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Tech company bringing 180 jobs to Schenectady
SCHENECTADY -- Creating jobs and making invention accessible. A start-up company is coming to the Capital Region because of what's already here.
New York City-based Quirky has become very popular for making and sells products -- for consumers, with the help of consumers. Thursday the company confirmed that it's adding 180 jobs to make it happen in Schenectady.
The decision to move here about General Electric, whose history and future made Quirky want to be close. The latter company said GE gave the world a lot -- from the steam turbine, to electricity, to this television station eighty-five years ago. Quirky wants to be a part of taking innovation further.
"We've opened a fair amount of offices, but never do we get a welcome like this," said Founder and CEO Ben Kaufman.
There's something "Quirky" happening on state street -- literally.
"Schenectady has a great history and a great tradition of innovation and invention," said Mayor Gary McCarthy. "Quirky is a company that is reinventing innovation."
It selected 22,000 square feet of office space at Center City for its quality assurance lab. Every day people submit ideas for Quirky to turn in to commercial products, and launches three new ones a week.
"The best ideas in the world aren't actually in the world," Kaufman said. "They're locked in people's heads. So we started Quirky because we realized while invention is hard, invention is important. The only way the world moves forward is through invention."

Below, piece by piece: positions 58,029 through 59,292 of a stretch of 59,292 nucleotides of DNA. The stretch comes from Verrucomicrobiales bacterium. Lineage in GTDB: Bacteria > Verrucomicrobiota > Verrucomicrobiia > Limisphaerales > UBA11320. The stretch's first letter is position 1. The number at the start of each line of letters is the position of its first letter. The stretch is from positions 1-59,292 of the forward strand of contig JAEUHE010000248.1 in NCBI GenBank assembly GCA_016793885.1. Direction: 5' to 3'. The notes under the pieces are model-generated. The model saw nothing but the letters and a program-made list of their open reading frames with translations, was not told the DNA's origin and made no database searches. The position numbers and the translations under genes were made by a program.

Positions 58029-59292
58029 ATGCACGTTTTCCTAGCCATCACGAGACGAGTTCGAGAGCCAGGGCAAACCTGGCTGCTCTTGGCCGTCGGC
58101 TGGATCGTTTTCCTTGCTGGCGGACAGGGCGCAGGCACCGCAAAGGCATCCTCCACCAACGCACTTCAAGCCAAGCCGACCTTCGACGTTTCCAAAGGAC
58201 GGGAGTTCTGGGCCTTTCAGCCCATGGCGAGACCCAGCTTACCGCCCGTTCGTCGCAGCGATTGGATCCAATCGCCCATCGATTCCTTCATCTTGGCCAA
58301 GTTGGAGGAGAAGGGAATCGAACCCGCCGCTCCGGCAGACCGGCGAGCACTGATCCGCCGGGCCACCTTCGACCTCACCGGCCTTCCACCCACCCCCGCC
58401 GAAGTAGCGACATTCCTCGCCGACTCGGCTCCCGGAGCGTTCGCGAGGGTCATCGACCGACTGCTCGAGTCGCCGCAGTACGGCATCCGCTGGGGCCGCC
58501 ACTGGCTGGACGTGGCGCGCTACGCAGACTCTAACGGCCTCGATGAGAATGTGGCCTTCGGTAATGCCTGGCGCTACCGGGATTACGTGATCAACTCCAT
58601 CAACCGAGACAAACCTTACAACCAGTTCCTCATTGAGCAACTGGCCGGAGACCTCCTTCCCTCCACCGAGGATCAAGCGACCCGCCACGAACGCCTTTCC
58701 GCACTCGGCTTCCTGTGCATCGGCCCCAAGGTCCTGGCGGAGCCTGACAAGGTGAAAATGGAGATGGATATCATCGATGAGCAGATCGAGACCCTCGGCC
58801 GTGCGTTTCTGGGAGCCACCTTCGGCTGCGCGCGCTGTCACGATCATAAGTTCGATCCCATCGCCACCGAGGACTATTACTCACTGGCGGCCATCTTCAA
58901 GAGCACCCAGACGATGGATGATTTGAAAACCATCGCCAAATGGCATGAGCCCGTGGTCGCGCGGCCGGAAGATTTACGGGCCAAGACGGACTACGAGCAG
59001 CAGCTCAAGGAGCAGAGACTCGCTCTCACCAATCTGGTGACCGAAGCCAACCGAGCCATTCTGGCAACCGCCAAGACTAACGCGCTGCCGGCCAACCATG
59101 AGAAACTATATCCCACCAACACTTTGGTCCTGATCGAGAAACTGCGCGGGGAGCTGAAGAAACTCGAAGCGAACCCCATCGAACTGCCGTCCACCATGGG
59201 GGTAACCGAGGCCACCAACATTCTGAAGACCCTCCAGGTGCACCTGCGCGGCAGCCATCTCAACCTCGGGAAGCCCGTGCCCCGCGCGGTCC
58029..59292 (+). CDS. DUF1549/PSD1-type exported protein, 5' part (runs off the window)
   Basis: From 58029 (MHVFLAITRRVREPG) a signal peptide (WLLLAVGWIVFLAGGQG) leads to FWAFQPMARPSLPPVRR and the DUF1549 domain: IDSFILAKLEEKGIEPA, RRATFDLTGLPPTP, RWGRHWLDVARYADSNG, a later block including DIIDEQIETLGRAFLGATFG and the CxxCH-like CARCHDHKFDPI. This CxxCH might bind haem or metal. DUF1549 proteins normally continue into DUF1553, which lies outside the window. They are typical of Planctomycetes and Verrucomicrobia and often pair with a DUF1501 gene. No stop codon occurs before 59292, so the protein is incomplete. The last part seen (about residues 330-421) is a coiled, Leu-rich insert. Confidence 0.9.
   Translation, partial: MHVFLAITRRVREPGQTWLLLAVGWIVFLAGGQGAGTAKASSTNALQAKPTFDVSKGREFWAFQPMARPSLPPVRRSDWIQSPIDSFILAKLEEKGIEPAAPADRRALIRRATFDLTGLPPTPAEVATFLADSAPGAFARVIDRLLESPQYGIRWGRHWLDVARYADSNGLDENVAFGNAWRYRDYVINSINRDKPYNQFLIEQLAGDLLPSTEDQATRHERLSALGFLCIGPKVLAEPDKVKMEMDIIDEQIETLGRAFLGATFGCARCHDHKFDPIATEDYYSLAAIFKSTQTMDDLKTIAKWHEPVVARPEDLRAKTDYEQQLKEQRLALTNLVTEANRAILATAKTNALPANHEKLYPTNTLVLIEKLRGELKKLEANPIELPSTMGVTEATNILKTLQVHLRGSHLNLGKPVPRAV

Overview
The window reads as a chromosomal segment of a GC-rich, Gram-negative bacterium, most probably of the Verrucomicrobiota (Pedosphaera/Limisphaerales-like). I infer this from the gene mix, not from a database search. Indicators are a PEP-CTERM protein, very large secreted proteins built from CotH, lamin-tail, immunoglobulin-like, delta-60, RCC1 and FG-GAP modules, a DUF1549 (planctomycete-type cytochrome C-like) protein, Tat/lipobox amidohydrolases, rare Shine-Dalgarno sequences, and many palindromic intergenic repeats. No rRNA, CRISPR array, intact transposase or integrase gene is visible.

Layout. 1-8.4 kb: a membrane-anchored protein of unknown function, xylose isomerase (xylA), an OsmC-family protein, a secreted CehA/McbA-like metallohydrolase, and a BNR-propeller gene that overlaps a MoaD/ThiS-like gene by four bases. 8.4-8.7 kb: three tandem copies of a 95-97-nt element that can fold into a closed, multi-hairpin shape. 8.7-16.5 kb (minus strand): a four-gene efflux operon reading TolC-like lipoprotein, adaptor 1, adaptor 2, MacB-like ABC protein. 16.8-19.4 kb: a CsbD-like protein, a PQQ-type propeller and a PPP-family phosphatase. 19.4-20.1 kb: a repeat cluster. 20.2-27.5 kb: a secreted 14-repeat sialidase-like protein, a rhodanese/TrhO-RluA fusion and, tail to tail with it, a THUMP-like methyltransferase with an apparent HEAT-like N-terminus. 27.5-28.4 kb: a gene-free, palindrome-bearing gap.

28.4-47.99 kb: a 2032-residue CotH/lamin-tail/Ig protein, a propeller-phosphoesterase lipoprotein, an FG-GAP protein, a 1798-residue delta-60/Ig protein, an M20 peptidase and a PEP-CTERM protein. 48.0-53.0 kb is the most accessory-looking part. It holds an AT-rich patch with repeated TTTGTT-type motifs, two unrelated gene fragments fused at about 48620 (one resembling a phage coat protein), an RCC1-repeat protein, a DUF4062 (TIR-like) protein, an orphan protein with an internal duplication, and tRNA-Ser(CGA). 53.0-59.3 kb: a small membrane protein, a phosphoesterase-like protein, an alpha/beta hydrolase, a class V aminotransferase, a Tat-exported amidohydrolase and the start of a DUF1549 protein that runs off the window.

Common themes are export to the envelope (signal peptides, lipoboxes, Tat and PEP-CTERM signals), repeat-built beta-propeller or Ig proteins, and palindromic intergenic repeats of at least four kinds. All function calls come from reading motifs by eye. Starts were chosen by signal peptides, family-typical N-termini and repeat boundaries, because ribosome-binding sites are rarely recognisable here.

It has recently began working together with General Electric for new items you can use at home.
"We are thrilled with our partnership," said Mark Little, GE Global Research CEO. "We combine our technical might, our global scale, with a start-up company that has tremendous energy."
The new Quirky space overlooks the place it says invented invention. The nearby proximity to GE's Global Research Center is critical -- as is a partnership from state and local governments. The Schenectady Metroplex Development Authority is providing a $450,000 grant for Quirky to set up shop, and Empire State Development offers $500,000 tax credits for hiring.
"I was here when things didn't look as good as they do now," said Arnie Will, Empire State Development. "When you have those transitions you need partners, you need teams, and you need people committed."The plan is to open the office space on May 1. You can find Quirky's products at stores such as Home Depot and Bed Bath & Beyond. The company will also hold a job fair at Proctor's at noon next Thursday, April 3 to fill some of the new positions in downtown Schenectady.